Illuminated Magdalene High Priestess and facilitator of empowerment and healing circles for girls and women, including a monthly Red Tent Temple. BA in English, minor in anthropology. Waldorf homeschool mom. Reiki master, cranial sacral therapist, herbalist, menstruvist, feminist, epicurian.
This entry was posted in activism, health and well-being, meme. Bookmark the permalink.

8 Responses to Woman, Love Thyself

  1. You’re gorgeous!!!! Curvy, sexy, radiant! I know myself, I’m a little “soft” in places, but that softness speaks to the fact that I am a mother and I am a woman, as it should for all women!! How lovely to see this post from so many different perspectives…and you know what? The bottom line is every single picture I’ve seen is of a beautiful woman…perhaps made more beautiful by the fact that she IS baring her soul in a way!
    Here’s to you!
    xo maureen

    • Thank you =) I think that having the softness coming into my wrinkling-up years has been helpful. It keeps the wrinkles a little more plumped out LOL. I love your blog and all of your ideas and crafts and your self-portraits are beautiful.

  2. Juliana says:

    Oh, I think you are beautiful, and I love your face and your blue eyes. The fifth photo of you — the close-up of your face — is stunning, and you look quite young for 46! And with no make-up on either …

    I think it’s interesting what you say about aging being less traumatic if you don’t use make-up. Since I stopped wearing make-up several years ago, I feel much closer to my physical self in a way that I didn’t before. Of course, I still struggle with self-acceptance, but seeing my bare face in the mirror everyday helps with the self-acceptance, if this makes any sense. I was one of those girls that wore make-up because of insecurity; I think there are women out there who are secure with or without, but this is usually NOT the situation, which is sad. Maybe this trend will shift eventually, and honestly, I think it already is.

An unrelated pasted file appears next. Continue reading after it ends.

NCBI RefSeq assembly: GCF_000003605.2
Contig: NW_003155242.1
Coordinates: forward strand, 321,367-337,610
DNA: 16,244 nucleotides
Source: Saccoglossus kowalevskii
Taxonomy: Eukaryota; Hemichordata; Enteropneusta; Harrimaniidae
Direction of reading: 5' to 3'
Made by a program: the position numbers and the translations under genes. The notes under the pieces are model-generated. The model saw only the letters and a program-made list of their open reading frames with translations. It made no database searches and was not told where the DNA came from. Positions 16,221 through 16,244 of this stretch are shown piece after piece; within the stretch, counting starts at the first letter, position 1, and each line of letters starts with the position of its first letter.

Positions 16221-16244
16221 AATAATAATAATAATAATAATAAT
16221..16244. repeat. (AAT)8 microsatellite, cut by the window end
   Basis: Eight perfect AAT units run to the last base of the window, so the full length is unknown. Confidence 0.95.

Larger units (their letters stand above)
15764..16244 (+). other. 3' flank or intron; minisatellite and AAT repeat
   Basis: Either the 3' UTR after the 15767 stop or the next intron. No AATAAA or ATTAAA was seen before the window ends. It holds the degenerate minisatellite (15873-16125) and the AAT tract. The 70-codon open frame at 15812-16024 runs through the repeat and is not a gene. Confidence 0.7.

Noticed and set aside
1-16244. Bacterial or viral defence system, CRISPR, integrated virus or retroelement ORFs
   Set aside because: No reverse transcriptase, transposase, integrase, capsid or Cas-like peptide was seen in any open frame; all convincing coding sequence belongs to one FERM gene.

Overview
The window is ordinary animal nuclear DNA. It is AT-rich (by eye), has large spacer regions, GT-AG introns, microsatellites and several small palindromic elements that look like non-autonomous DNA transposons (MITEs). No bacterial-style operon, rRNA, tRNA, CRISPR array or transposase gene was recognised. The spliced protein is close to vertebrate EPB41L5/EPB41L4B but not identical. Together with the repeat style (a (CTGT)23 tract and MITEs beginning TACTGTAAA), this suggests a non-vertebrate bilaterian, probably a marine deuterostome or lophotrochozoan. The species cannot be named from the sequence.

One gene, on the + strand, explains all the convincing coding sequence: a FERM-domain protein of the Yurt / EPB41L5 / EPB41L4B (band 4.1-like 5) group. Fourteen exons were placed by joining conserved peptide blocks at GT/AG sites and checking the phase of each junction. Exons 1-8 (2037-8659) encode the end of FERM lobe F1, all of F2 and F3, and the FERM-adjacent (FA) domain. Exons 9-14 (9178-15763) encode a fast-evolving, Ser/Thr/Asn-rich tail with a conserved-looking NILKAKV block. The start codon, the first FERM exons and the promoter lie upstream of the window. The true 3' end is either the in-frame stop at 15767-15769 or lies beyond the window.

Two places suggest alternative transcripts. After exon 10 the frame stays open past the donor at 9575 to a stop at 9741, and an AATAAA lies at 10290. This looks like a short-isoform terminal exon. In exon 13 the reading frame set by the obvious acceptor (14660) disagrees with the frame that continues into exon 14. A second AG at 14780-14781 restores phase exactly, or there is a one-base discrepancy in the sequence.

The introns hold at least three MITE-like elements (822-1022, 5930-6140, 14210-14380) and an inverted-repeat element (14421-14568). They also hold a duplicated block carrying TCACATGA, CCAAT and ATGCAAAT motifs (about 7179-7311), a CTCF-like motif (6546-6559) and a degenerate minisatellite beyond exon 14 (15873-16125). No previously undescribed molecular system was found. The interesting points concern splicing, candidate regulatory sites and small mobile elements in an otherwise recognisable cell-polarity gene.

Thank you so much for participating and I hope that you continue on your journey of self-acceptance!

    • Julianna,
      I wanted to say that I love your idea of themes for the self-portraits! Masks, mornings, etc. Thank you for opening your mind and putting this out there for the rest of us who are also following along this evolutionary curve.

  3. Pingback: elements of self: the first in self-portrait series « Shakti Mama

  4. Leslie says:

    I think it’s awesome that you accept your beauty and go with it!
    You smile is so warm.
    It’s so nice to meet you. I look forward to learning with you on this 8-week journey!
    (visiting from Shakti Mama)

  5. Rana says:

    I think we all need to embrace our softness and our curves. That’s what makes us real women. Now if only I would listen to my own advice. I love your photos. You have beautiful blue eyes.

  6. sarah says:

    i hope you don’t mind a stranger telling you that you are beautiful – there is such a calmness and strength to your beauty, illustrating that you have been well loved.

    you have a wonderful weblog, i look forward to visiting more.